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Orders of Grief

As mourning came to Newtown, so did an outpouring of sympathy and money. Which has sometimes made the mourning even harder.

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A memorial in Newtown, Connecticut.  

For weeks, nobody slept. On the first night after the shootings in December, Raul Arguello lay awake in his bed in Sandy Hook, Connecticut, listening to the sirens coming from the direction of his daughters’ school. His children, thank God, were warm and breathing under his roof, but the sirens reminded him that bodies—twenty of them first-­graders—were being taken from the building under the cover of darkness and brought somewhere, maybe the morgue. The next day, in their large, comfortable house on a high hill, Robert and Debora Accomando made meatballs and spaghetti sauce for all the families, feeling that it was the least they could do; one of the murdered boys had been on the same wrestling team as their son. Twenty minutes down the highway, in Waterbury, Lisa Brown was riveted to the cable news. Ten years earlier, her own daughter had died, suddenly, of an asthma attack, and now she felt the parents’ pain like a hole in her own heart. Lisa heard her daughter that first night telling her what to do: Raise $15,000 to buy a bronze angel, and donate it to the town in honor of the dead.

It was ten days before Christmas; the gift-giving ­season was in full swing. And so the outpouring began. The governor and the news crews came at once; the president arrived on Sunday. By the ­following Thursday, the town assessor, Christopher Kelsey, had an ­additional job, which was to sort, catalogue, and store all the stuff that well-wishers were sending, unbidden. The quantity was astonishing: 63,780 teddy bears by Good Friday; 636 boxes of toys; 2,200 boxes of school supplies. Backpacks, bicycles, and paper products, much of it tissues from Walmart. “Tissues seemed to be popular. There was a lot of crying going on. Tissues made sense.” Kelsey found a spare warehouse and, with the help of a crew from the Seventh-day Adventist church, led an army of sifters and sorters. Five hundred and eighty volunteers spent hour upon hour separating iTunes gift cards from Starbucks cards. Every item earmarked for the families went into huge, pallet-size boxes upon which victims’ family names were printed. Soto, Lewis, Barden, Hubbard. Books, cards, angels, Christmas-tree ornaments. Charm bracelets bearing a particular name.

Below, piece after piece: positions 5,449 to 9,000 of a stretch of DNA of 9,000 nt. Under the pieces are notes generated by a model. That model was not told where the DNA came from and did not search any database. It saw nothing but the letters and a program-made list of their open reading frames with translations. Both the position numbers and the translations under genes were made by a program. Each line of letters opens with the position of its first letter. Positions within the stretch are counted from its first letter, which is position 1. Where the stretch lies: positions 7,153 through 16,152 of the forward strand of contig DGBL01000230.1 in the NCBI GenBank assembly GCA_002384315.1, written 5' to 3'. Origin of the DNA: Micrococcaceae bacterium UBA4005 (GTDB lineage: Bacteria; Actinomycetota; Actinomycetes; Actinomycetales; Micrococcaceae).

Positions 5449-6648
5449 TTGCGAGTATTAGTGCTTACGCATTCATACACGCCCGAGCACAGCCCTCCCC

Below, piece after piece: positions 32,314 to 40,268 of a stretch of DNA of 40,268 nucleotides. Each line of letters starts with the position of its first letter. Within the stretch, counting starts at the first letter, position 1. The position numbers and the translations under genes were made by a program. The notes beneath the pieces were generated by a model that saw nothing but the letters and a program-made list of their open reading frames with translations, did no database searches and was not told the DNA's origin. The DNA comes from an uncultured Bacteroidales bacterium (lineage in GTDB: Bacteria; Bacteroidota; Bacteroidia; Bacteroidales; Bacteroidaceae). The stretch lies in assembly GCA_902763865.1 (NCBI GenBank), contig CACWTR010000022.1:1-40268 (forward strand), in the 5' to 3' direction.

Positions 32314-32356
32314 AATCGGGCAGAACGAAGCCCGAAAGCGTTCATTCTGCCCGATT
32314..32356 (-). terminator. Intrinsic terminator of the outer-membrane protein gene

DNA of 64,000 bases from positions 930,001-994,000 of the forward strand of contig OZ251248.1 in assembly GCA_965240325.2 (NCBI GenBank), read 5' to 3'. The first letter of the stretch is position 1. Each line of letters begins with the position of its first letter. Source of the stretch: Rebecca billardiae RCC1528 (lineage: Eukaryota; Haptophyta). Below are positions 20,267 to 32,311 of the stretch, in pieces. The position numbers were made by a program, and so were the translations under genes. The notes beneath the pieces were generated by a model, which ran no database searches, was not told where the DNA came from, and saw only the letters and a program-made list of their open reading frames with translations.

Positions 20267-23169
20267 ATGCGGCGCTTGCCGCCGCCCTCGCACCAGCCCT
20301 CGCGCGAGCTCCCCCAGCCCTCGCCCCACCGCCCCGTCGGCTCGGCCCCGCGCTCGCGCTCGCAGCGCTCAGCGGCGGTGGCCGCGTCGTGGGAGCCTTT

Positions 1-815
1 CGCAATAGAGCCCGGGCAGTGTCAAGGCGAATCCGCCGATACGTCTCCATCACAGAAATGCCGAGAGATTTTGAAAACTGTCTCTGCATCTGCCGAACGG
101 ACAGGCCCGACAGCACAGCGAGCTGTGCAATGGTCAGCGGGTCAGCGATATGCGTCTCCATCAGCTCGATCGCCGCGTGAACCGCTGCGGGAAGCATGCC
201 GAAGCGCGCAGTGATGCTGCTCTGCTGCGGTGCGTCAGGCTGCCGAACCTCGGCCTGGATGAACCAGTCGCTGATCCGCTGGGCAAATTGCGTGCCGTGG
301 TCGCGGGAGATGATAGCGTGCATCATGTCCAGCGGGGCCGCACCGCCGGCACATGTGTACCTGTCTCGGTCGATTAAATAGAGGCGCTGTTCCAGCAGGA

Children have not been to school at Sandy Hook Elementary since the morning of December 14. The community recently voted to raze the school and erect a new one in its place—the demolition has begun—but this past December, it was where everyone wanted to be, and an enormous shrine grew up in the grassy space by the road, spreading down the main street and into the central intersection of Sandy Hook, by the Subway shop and the hair-cutting place, a seemingly boundless jumble of flowers and cards and signs and votive candles and more stuffed animals and more Christmas trees and more ornaments and angels. “Someone would put a teddy bear down, and all of a sudden there would be, I don’t know, twelve bouquets of flowers and a partridge in a pear tree,” David Brooker, a local artist, told me. A crew from out of town appeared one day with tents to erect atop the offerings, and Kelsey strung utility lights, so the constant pilgrims could at least see their way.

The residents of Sandy Hook were both overwhelmed by the world’s attention and infuriated by it. Shrines, news trucks, and tour buses filled with well-wishers clogged the town’s arteries so much the place became virtually unrecognizable. You couldn’t drive anywhere; you couldn’t park. The writer Renata Adler, who has lived in Newtown for 35 years, told me she got lost on the way to the post office.

“You’d pick up the phone,” says Patrick Kinney, a PR man on loan to manage the influx of offers, “and it might be a quilter in Appalachia” looking to donate a blanket she’d made with 26 appliquéd angels. “Or it might be Quincy Jones.” On the night of the shooting, Harry Connick Jr. drove to Newtown from wherever he was to keep company with the family of Ana Grace Márquez-Greene; her father, Jimmy, had played in Harry’s band. Giants receiver Victor Cruz paid a visit to the family of Jack Pinto, who had been buried in his Cruz jersey. James Taylor gave an invitation-only ­concert at a church in Bethel nearby; up front, as Taylor sang “Sweet Baby James,” sat the Mattiolis. James was the name of their 6-year-old son.

The goodwill of the world descended on Newtown, yet the people there received it in unequal measure. The Bethel church holds only 850, which in a town of 28,000 meant some who felt that the tragedy affected them were excluded from the concert. There were trips on Air Force One, but only for the family members who would lobby lawmakers for new gun laws; there were 4,000 free tickets to a July Yankees game, an amazing boon, but 4,000 is less than a fifth of the town. NASCAR memorialized the Sandy Hook victims with a special car at the Daytona 500, and the fire chief who had stayed outside Sandy Hook Elementary that morning had the honor of unveiling it, not the police chief, who had entered the school.


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